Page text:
Come with me on a little journey. What if she had convinced him to buy her product? Well, that would only happen in one of a couple of ways. First, he decided to make the decision on his own not knowing what the business requirements for this product are. He has no business being CIO. Second, he comes to me and tells me that he wants it and asks for my input. I tell him we don't need it at the moment, there are more pressing projects and I haven't decided on a vendor. He still buys it. He has no business being CIO. So we now have a product that we don't currently need, may not meet all of our requirements, may not be the best fit or the best value for us and I have another piece to force into my security program.
Not me. I've now got another product forced on me and I am learning that my input and opinion are not really valuable to the company so why not move on.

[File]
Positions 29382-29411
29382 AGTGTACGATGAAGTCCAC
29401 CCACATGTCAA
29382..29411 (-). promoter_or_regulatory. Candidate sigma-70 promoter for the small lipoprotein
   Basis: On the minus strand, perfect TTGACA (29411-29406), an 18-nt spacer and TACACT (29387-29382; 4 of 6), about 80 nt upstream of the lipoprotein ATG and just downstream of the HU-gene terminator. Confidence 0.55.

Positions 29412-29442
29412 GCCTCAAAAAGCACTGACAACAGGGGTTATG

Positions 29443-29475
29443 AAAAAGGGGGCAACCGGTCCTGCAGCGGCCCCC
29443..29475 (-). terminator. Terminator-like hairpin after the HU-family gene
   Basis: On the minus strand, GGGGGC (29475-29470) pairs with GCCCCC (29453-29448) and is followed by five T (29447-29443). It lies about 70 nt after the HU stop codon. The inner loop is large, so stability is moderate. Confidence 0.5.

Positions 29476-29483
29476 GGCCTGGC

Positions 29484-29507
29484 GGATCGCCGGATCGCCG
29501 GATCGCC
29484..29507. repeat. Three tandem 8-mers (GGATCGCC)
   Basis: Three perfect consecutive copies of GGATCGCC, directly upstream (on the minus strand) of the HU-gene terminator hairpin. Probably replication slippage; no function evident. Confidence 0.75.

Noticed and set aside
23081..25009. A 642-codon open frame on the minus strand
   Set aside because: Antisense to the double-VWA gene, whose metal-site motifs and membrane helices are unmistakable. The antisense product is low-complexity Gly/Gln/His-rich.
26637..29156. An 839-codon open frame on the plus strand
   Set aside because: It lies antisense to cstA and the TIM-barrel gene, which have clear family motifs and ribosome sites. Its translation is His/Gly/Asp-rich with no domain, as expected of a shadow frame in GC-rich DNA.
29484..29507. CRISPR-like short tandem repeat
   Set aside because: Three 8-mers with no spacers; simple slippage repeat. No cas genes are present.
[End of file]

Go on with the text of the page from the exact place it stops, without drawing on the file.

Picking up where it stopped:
Not my CIO. He has lost my respect and possibly my services. Now he has to find someone else to come in and learn the environment, business and everything else.
Not my company. They just spend a lot of money that wasn't necessary and may not meet their needs.
Not the sales person. She has damaged relationships with a potential customer down the road.
Not the vendor. They have now sold a product that if it doesn't do as expected or doesn't meet the business requirements will only cause the customer to have a bad taste in their mouth.
All of this could have been avoided if the sales person simply chose to wait until next year when a "real" decision could be made.
Thursday, December 18, 2008
Andy v. Alan: Two Man Enter
Having been on both sides of the fence this is amusing.